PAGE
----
• Abstract: Abstract Ecological weed management (EWM) is a scientifically established management approach that uses ecological patterns to reduce weed seedbanks. Such an approach can save organic farmers time and labor costs and reduce the need for repeated cultivation practices that may pose risks to soil and water quality. However, adoption of effective EWM in the organic farm community is perceived to be poor. In addition, communication and collaboration between the scientific community, extension services, and the organic farming community in the US is historically weak. In order to uncover the most persistent obstacles to promoting effective weed management in organic agroecosystems, we use the mental models approach to generate an expert model based on interviews with experts (e.g., weed scientists, weed ecologists, and extension personnel) and theories from the behavioral sciences. The expert model provides two main insights: (1) EWM is a complex strategy that may cause farmers to use heuristics in management decisions and (2) the long-term benefits of EWM, rather than the risks, need to be emphasized in communication with and outreach to organic farmers. The basis for new research topics and outreach material that incorporates these insights from the expert model are discussed. We briefly explain how the expert model is an incomplete picture of on-farm practices, but provides the basis for the second step of our mental models research, the farmer interviews and farmer decision model development.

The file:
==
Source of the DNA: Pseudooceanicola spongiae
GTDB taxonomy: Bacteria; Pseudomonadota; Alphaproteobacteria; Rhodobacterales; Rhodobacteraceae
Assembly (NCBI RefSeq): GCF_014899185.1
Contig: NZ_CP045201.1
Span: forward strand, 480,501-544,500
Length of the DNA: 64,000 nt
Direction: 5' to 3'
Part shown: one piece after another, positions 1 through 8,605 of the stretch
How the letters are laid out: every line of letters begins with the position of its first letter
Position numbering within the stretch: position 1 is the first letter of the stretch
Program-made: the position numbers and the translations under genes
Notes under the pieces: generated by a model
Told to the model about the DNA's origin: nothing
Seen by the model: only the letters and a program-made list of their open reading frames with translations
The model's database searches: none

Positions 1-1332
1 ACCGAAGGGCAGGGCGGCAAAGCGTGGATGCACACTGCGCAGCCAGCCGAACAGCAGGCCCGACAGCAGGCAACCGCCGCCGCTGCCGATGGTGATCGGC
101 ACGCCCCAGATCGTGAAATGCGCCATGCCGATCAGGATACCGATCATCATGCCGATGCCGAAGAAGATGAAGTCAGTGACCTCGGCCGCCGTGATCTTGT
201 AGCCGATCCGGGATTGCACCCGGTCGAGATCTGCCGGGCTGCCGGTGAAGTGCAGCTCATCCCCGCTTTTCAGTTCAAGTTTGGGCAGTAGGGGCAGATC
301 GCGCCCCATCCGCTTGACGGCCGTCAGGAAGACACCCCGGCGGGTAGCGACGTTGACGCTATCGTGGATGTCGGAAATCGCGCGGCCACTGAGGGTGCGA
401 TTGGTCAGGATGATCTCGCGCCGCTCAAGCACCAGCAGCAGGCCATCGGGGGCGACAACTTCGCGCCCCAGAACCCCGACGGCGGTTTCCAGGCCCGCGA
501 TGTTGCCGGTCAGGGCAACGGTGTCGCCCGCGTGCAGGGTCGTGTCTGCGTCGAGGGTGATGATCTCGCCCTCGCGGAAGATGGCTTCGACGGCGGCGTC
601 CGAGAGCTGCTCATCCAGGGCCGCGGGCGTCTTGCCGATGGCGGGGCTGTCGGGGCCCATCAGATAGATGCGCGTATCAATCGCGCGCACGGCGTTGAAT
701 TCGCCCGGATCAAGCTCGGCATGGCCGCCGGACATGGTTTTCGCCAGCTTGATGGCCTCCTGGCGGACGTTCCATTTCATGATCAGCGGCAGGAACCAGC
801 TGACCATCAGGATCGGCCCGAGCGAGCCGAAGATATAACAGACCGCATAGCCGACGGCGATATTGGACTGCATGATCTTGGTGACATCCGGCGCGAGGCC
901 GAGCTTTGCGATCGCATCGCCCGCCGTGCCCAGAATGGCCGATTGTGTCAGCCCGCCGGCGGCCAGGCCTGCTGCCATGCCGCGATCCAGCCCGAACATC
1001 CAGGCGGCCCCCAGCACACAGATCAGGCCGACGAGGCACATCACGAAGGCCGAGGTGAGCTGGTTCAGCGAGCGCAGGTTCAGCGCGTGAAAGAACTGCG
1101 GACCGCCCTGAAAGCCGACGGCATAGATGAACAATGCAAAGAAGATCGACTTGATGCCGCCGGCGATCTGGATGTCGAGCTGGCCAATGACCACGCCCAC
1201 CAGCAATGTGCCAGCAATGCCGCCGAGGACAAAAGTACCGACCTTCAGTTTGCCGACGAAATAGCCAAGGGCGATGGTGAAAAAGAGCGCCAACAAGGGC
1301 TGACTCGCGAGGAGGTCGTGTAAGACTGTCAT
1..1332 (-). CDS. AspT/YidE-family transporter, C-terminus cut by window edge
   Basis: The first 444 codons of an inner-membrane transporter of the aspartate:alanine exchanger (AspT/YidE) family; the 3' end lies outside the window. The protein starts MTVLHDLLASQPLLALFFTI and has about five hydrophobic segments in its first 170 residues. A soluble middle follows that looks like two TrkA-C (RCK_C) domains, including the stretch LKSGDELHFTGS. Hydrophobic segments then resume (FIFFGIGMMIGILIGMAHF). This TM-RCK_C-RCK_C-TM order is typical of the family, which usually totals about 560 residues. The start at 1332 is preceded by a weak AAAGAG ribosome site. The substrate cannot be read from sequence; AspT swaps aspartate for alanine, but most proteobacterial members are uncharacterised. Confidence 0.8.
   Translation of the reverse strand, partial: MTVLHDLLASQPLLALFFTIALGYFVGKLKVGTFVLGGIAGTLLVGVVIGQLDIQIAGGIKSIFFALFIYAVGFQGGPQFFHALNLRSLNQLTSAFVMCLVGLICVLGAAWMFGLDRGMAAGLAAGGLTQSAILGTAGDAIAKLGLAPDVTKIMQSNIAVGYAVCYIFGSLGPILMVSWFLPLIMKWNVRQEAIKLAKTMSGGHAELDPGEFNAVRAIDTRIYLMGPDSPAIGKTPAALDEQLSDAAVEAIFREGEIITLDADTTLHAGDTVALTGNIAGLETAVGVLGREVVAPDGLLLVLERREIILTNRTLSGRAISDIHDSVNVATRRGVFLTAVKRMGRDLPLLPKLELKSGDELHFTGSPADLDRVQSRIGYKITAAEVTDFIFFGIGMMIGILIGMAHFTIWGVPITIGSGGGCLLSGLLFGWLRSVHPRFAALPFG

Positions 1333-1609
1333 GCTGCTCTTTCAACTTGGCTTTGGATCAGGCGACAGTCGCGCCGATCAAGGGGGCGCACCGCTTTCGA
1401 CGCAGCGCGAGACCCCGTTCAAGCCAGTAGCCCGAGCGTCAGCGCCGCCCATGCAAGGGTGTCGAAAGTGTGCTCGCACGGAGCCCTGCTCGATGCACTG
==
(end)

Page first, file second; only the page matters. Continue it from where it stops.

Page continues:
PubDate: 2014-09-01
       
  • Diversity in agricultural technology adoption: How are automatic milking
           systems used and to what end?